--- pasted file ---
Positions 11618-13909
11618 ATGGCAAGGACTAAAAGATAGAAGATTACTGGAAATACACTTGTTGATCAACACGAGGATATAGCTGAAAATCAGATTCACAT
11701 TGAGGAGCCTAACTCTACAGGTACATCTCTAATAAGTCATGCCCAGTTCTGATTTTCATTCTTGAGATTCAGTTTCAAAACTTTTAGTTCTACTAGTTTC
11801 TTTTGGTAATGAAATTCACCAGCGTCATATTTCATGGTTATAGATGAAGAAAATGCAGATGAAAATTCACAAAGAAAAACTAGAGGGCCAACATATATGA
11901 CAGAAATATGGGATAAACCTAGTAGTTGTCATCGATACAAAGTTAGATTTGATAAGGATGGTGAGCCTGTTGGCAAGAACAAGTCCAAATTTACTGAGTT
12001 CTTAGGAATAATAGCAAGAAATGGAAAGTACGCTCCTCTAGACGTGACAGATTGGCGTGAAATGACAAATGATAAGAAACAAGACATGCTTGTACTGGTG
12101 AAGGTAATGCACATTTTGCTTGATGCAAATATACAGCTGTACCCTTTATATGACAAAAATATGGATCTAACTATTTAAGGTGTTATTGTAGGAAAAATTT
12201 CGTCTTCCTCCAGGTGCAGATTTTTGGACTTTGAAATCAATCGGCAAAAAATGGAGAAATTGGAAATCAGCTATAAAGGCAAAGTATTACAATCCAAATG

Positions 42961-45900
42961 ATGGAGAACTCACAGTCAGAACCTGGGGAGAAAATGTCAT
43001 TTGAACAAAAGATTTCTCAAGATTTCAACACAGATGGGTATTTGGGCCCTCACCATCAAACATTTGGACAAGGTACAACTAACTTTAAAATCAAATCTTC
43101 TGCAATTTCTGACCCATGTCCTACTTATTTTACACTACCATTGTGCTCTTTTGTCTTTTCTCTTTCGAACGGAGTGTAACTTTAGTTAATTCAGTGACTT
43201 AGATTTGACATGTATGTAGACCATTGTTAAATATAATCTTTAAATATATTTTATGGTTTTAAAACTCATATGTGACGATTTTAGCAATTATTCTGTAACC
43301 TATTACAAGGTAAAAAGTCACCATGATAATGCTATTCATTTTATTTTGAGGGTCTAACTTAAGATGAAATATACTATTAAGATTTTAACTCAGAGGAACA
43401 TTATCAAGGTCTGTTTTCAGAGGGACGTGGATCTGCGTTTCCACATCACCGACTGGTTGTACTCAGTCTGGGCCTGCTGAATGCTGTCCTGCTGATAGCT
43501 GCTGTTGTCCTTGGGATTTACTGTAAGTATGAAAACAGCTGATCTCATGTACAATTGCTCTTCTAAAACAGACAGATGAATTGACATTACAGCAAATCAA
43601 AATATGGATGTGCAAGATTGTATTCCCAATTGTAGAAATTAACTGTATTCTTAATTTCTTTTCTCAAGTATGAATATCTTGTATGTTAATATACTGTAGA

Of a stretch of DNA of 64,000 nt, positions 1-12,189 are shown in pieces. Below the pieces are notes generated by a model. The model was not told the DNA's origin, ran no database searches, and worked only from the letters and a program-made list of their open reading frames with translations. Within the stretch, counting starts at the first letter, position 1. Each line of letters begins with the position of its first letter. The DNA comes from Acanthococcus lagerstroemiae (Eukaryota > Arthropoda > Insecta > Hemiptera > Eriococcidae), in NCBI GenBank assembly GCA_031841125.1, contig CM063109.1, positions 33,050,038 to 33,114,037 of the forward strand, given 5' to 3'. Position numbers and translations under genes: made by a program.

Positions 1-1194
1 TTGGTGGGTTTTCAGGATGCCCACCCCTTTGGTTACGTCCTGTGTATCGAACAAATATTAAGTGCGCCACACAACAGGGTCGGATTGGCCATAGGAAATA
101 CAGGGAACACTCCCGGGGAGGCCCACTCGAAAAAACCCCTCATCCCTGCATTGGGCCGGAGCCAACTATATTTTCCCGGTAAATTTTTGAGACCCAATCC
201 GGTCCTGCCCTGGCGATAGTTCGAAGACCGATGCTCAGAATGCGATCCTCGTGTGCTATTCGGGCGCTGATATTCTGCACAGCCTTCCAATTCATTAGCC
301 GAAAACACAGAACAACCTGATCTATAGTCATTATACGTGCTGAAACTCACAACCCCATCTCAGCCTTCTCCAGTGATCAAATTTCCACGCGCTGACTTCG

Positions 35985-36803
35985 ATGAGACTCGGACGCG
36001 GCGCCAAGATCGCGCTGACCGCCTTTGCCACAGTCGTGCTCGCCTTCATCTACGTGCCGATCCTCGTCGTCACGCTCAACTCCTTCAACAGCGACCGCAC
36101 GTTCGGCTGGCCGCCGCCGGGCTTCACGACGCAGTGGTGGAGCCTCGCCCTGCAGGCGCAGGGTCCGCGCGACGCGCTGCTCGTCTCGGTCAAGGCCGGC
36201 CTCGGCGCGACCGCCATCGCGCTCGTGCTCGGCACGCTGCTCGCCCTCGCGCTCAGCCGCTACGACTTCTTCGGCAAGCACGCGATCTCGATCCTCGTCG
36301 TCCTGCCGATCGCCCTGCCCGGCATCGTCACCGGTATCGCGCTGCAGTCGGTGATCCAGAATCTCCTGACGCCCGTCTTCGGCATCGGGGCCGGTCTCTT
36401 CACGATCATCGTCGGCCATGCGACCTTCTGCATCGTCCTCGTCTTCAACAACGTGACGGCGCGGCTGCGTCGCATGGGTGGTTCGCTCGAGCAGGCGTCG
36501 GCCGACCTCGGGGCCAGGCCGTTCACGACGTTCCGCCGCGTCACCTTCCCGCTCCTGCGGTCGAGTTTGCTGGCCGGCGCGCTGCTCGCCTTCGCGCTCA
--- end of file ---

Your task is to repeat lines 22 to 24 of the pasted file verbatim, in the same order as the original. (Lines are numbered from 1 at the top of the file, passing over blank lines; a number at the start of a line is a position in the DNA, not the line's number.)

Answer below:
201 GGTCCTGCCCTGGCGATAGTTCGAAGACCGATGCTCAGAATGCGATCCTCGTGTGCTATTCGGGCGCTGATATTCTGCACAGCCTTCCAATTCATTAGCC
301 GAAAACACAGAACAACCTGATCTATAGTCATTATACGTGCTGAAACTCACAACCCCATCTCAGCCTTCTCCAGTGATCAAATTTCCACGCGCTGACTTCG

Positions 35985-36803